Now I’m struggling to find anything Alan Chambers says that is objectionable. He clearly states that he is of the opinion that Justin Lee is incorrect on his interpretation of Scripture. It’s absolutely certain that Lee knows that Chambers disagrees with him and that such disagreement is profound. The nuance though is the idea that someone who is unrepentant can or cannot “go to heaven”. The question has to be asked whether any Christian who believes something that is untrue cannot inherit the kingdom? Why is being wrong on this particular topic particularly egregious?

There seems to be a perception that Chambers is not willing to tell people that what they believe is incorrect or that what they are doing is sinful. I’m not so sure that is the case and the only thing that Chambers is obviously not willing to do is make judgement calls on other people’s salvation. The RHN doctrinal statement correctly argues that it is not incorrect to rebuke those who claim the name of Christ and yet live lives that seem to deny his saving and transforming power, but there is a missiological debate to be had as to how many times to rebuke and at what points. It strikes me that Chambers is struggling with that issue whereas the founders of the RHN have very certain answers.

5. Marriage between a man and a woman prefigures the union of God and his people or Christ and the church and has as its highest purpose the self-giving integration of the two sexes into a single sexual whole. From the very be ginning God’s goal has been to enter into an eternal covenant of marriage with those who love him (Hos 2:16-20; Jer 2:2; Ezek 16:8; Isa 54:5-8; 61:10; 62:4-5). At its best marriage between a man and a woman prefigures the marriage that will take place between Christ and the Church that consummates in the new creation (Rev 19:7-9; 21:2, 9; compare Mark 2:19-20; Matt 22:1-14; 25:1-13; John 3:29; 2 Cor 11:2). In Eph 5:21-33 that image is carried forward especially in the case of husbands, who are called upon to “love the wives, just as also Christ loved the church and handed himself over for her”; further, to “love their own wives as their own bodies,” just as Christ “nourishes and tenderly cares for” the church, “the members of his body.”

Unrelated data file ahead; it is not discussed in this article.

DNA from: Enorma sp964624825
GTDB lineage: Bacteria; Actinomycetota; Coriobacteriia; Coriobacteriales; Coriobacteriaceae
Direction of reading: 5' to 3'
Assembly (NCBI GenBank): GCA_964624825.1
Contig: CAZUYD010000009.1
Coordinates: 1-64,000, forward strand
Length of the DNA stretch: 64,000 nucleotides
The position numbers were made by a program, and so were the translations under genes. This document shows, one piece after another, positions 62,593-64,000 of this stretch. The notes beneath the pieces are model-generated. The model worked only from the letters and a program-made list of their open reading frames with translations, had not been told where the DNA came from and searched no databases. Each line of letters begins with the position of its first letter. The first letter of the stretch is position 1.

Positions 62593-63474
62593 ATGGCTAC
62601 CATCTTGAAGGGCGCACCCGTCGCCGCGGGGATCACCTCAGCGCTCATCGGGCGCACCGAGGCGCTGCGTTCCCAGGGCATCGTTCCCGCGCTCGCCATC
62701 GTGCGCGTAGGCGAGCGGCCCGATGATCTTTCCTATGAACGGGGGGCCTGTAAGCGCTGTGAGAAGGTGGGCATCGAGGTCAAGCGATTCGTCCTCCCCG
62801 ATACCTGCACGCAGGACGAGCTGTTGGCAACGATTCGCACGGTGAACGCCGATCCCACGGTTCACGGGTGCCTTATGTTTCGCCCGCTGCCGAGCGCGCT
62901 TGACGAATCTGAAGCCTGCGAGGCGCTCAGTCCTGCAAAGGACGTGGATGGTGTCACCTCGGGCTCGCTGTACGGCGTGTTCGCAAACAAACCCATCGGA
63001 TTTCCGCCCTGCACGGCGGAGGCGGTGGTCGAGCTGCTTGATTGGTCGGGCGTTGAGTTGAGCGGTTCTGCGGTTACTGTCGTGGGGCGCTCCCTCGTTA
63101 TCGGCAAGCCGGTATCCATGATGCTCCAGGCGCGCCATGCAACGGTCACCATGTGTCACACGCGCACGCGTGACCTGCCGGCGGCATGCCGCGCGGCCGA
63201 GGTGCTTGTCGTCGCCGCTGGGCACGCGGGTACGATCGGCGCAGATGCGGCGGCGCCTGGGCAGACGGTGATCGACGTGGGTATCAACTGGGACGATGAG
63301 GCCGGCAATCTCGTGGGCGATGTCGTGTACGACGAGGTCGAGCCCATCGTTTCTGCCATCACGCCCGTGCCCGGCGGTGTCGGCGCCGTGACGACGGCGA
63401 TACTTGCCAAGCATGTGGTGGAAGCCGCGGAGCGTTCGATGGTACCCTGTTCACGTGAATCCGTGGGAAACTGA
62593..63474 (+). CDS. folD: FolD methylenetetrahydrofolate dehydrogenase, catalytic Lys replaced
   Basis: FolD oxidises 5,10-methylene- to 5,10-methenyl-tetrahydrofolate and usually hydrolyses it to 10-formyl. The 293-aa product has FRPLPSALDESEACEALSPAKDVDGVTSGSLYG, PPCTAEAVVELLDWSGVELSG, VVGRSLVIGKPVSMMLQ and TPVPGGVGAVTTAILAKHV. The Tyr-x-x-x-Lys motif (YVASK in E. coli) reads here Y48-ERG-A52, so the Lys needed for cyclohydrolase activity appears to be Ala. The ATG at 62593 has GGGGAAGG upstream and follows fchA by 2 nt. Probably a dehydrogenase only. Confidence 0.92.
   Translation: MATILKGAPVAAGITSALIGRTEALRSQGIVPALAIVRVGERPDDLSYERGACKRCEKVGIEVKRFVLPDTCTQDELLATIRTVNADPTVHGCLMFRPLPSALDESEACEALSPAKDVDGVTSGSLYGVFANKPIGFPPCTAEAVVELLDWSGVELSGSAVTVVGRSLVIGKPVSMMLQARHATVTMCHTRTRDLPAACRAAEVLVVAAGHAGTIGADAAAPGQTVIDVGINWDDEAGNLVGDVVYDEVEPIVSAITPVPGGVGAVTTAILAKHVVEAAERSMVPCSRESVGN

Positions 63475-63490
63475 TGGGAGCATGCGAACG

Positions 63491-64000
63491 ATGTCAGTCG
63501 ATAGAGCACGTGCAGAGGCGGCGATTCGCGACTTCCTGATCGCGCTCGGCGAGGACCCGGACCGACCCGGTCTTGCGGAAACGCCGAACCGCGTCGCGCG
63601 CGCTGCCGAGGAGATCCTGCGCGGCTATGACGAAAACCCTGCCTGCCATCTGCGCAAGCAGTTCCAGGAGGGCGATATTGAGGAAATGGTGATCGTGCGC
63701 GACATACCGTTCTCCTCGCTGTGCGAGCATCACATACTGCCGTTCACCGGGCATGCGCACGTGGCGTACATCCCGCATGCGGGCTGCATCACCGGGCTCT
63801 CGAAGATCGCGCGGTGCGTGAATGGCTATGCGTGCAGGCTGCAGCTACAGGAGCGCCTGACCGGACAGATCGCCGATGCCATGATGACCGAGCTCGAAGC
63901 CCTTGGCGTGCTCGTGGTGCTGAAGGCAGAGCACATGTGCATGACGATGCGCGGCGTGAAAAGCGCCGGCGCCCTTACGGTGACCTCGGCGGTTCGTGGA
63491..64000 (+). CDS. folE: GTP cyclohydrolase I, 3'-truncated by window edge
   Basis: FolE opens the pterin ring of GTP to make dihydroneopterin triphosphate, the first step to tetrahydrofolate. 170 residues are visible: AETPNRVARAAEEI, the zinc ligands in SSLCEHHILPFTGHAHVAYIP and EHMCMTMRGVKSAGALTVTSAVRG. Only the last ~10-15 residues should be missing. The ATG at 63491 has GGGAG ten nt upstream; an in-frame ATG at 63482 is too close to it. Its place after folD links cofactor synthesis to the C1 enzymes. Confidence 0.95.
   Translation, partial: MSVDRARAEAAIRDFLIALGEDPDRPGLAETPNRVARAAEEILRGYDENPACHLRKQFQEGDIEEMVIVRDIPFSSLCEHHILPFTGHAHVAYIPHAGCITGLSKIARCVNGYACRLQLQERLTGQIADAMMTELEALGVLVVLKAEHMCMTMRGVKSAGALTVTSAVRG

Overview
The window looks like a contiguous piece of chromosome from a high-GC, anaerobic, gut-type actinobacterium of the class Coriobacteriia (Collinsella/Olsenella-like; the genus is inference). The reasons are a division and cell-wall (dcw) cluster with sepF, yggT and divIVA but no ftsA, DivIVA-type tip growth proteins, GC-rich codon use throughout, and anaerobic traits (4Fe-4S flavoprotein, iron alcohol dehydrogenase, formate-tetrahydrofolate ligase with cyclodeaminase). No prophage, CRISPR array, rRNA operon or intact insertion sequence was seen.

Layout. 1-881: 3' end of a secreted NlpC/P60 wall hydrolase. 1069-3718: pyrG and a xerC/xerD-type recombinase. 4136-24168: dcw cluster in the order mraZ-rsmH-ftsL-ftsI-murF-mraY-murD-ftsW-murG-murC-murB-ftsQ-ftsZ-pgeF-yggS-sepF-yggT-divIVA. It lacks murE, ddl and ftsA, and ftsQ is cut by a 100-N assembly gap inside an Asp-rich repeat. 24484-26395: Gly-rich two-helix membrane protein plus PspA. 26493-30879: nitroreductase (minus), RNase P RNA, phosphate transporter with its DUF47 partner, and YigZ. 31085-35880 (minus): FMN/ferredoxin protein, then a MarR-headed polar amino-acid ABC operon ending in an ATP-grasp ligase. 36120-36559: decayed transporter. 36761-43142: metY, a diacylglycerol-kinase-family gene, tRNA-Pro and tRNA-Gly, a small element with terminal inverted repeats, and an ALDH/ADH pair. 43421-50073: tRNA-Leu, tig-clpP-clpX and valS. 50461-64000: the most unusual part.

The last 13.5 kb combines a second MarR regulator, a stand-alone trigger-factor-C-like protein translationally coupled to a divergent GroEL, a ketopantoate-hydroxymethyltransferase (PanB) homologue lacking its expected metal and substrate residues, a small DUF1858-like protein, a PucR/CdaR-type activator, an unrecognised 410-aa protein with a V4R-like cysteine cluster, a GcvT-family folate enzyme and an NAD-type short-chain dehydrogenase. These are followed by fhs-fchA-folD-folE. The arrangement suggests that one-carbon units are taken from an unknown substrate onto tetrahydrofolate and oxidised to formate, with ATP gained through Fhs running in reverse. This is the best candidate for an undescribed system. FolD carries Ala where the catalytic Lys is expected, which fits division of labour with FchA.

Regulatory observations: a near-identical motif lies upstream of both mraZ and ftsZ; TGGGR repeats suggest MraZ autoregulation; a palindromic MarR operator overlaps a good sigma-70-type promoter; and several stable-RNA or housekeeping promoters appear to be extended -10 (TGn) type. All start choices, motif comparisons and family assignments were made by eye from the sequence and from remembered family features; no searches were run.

Marriage provides intimate companionship (Gen 2:18) and an opportunity for procreation and the raising of a family (Gen 1:26-28). Yet the highest purpose of marriage is hinted at in marriage’s role in prefiguring higher spiritual realities of the new creation, coupled with Jesus’ seemingly unreasonable insistence on marriage’s indissolubility because “they are no longer two but one flesh” (Mark 10:8).

Marriage is God’s instrument for reuniting male and female into an integrated sexual whole. God designed marriage primarily for the purpose of shaping two into one—an aim more important than the satisfaction of the individual wants of husbands and wives. The extremes of each sex are moderated and what is lacking in each sex is filled in a union of the two sexes.


6. Marriage and the sexual fulfillment that marriage offers have only penultimate. There are two sets of sayings of Jesus that caution significance against making earthly marriage with its promise of sexual fulfillment an idol. He states that in their resurrected state people “neither marry, nor are given in marriage but are like the angels in heaven” (Mark 12:25 par. Luke 20:34-36; cf. 1 Cor 7:29, 31, 38). The inference is that earthly marriage will be superseded by something much better in the age to come: the heavenly marriage of the people of God to Christ.

The other set of sayings is the eunuch text of Matt 19:10-12 where Jesus lifted up abstinence from all sexual relations in singleness by referring to “eunuchs who make themselves eunuchs because of the kingdom of heaven.” For Jesus, marriage imposed special obligations and commitments that constricted one’s flexibility, time, resources, and risk-taking for advancing God’s work in the world (compare Paul’s view in 1 Cor 7:28-35). The church should encourage the option of singleness in order to facilitate undivided service of God. By the same token, the church should not bend the requirements for marriage to comply with whatever preexisting sexual urges one has.